Lord Bingham of Cornhill, Lord Hoffmann, Lord Hope of Craighead, Lord Scott of Foscote, Lord Rodger of Earlsferry, Baroness Hale of Richmond, Lord Carswell, Lord Brown of Eaton-under-Heywood, Lord Mance
[2008] UKHL 20, Times 10-Apr-2008, [2008] 2 WLR 879, [2008] 1 AC 1356, [2008] UKHRR 822, [2008] HRLR 27, [2008] 3 All ER 1
Bailii, HL
European Convention on Human Rights 2 3
England and Wales
Citing:
CitedJordan v United Kingdom; McKerr v United Kingdom; similar ECHR 4-May-2001
Proper Investigation of Deaths with Army or Police
Claims were made as regards deaths of alleged terrorists in clashes with the UK armed forces and police. In some cases the investigations necessary to justify the taking of life had been inadequate. Statements made to the inquiry as to the . .
CitedIn re McKerr (Northern Ireland) HL 11-Mar-2004
The deceased had been shot by soldiers of the British Army whilst in a car in Northern Ireland. The car was alleged to have ‘run’ a checkpoint. The claimants said the investigation, now 20 years ago, had been inadequate. The claim was brought under . .
CitedEdwards v The United Kingdom ECHR 14-Mar-2002
The deceased, a young man of mixed race, had been placed in a cell with another prisoner who was known to be violent, racist, and mentally unstable. The staff knew that the panic button was defective. The deceased was murdered by his cell-mate. His . .
CitedMiddleton, Regina (on the Application of) v Coroner for the Western District of Somerset HL 11-Mar-2004
The deceased had committed suicide in prison. His family felt that the risk should have been known to the prison authorities, and that they had failed to guard against that risk. The coroner had requested an explanatory note from the jury.
CitedSoering v The United Kingdom ECHR 7-Jul-1989
(Plenary Court) The applicant was held in prison in the UK, pending extradition to the US to face allegations of murder, for which he faced the risk of the death sentence, which would be unlawful in the UK. If extradited, a representation would be . .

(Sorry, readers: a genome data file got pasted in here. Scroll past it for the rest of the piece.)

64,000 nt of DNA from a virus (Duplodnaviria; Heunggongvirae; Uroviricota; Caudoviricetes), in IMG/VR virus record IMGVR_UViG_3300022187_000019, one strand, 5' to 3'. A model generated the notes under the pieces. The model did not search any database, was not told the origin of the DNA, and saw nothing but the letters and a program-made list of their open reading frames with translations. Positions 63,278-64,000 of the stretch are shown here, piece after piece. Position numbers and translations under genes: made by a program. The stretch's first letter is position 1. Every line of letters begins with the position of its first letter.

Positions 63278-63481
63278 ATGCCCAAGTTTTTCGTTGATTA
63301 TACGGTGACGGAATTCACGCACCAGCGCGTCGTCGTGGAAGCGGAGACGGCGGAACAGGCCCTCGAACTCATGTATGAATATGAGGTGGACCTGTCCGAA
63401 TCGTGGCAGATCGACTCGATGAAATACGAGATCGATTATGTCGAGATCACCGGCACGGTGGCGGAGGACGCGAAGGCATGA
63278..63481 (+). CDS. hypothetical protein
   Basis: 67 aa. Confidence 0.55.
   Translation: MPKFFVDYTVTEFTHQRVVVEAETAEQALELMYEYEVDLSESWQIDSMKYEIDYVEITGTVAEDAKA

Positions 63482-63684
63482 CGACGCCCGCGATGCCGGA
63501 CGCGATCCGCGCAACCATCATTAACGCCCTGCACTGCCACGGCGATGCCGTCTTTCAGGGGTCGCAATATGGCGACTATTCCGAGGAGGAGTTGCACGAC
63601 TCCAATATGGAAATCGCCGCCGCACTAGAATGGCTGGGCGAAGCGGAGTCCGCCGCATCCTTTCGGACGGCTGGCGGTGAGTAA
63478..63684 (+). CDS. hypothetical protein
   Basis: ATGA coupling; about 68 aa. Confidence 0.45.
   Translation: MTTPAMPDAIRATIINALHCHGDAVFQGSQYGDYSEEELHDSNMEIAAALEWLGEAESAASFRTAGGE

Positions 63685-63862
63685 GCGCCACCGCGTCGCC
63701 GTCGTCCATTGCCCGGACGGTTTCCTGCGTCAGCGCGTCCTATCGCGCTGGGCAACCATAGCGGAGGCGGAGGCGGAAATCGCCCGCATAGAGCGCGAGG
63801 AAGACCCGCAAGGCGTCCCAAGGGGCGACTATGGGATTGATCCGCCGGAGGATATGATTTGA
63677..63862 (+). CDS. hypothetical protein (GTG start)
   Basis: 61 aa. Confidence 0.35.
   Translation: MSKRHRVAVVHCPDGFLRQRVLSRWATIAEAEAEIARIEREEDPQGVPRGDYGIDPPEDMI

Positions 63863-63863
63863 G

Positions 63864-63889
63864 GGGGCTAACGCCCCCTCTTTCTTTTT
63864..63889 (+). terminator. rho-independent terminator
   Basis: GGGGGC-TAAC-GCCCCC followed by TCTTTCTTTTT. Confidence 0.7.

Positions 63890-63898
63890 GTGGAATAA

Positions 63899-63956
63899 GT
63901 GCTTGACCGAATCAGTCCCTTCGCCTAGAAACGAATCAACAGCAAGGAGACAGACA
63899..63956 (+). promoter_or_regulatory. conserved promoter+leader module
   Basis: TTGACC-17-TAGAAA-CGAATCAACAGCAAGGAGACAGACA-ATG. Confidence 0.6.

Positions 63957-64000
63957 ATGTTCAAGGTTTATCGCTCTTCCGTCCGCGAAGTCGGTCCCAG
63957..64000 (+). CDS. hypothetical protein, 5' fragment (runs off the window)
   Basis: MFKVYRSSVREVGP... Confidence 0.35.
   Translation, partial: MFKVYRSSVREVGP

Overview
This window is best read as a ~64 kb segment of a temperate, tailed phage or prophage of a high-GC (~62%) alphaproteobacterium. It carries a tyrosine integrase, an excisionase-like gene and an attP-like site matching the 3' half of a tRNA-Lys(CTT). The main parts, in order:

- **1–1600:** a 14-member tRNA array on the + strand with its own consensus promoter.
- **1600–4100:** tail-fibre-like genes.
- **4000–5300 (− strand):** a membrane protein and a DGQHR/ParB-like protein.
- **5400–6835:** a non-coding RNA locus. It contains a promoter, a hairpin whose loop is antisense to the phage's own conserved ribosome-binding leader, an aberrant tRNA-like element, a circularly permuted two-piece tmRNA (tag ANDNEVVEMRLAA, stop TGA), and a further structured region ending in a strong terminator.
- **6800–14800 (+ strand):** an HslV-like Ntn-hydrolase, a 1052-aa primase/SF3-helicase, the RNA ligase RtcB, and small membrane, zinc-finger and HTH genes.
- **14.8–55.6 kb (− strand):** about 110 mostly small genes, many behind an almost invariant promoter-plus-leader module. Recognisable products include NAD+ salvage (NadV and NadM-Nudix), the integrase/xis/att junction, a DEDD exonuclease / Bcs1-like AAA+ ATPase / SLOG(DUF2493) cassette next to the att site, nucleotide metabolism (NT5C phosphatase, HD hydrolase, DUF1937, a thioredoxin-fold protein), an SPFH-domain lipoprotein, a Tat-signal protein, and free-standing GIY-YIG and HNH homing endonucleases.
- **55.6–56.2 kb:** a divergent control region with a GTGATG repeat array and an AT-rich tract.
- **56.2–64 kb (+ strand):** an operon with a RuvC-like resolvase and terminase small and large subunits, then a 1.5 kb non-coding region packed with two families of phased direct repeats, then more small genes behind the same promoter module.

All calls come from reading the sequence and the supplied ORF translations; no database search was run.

CitedSecretary of State for Defence v Al-Skeini and others (The Redress Trust Intervening) HL 13-Jun-2007
Complaints were made as to the deaths of six Iraqi civilians which were the result of actions by a member or members of the British armed forces in Basra. One of them, Mr Baha Mousa, had died as a result of severe maltreatment in a prison occupied . .
CitedRegina v Jones (Margaret), Regina v Milling and others HL 29-Mar-2006
Domestic Offence requires Domestic Defence
Each defendant sought to raise by way of defence of their otherwise criminal actions, the fact that they were attempting to prevent the commission by the government of the crime of waging an aggressive war in Iraq, and that their acts were . .
At first instanceGentle and Others, Regina (on the Application of) v the Prime Minister and others Admn 20-Dec-2005
The applicants sought leave to bring judicial review of the decisions which led to the invasion of Iraq. They were relatives of servicemen who had died there.
Held: The court’s only duty at this stage was to ask whether there was an arguable . .
Appeal fromRegina (on the appication of Gentle and Clarke) v The Prime Minister; Secretary of Sate for Defence; Attornery General CA 12-Dec-2006
The mothers of two servicemen who had died whilst on service in the war in Iraq challenged refusal to hold an independent inquiry into the circumstances leading to the invasion of Iraq.
Held: The appeal failed. . .
CitedButtes Gas and Oil Co v Hammer (No 3) HL 1981
In a defamation action, issues arose as to two conflicting oil concessions which neighbouring states in the Arabian Gulf had granted over their territorial and offshore waters. The foreign relations of the United Kingdom and Iran were also involved . .
CitedCouncil of Civil Service Unions v Minister for the Civil Service HL 22-Nov-1984
Exercise of Prerogative Power is Reviewable
The House considered an executive decision made pursuant to powers conferred by a prerogative order. The Minister had ordered employees at GCHQ not to be members of trades unions.
Held: The exercise of a prerogative power of a public nature . .
CitedRegina v Foreign Secretary ex parte Everett CA 20-Oct-1988
A decision taken under the royal prerogative whether or not to issue a passport was subject to judicial review, although relief was refused on the facts of the particular case.
Taylor LJ summarised the effect of the GCHQ case as making clear . .
CitedJH Rayner (Mincing Lane) Ltd v Department of Trade and Industry HL 1989
An undisclosed principal will not be permitted to claim to be party to a contract if this is contrary to the terms of the contract itself. Thus the provision in the standard form B contract of the London Metal Exchange ‘this contract is made between . .
CitedRegina (Abbasi) v Secretary of State for Foreign Affairs CA 6-Nov-2002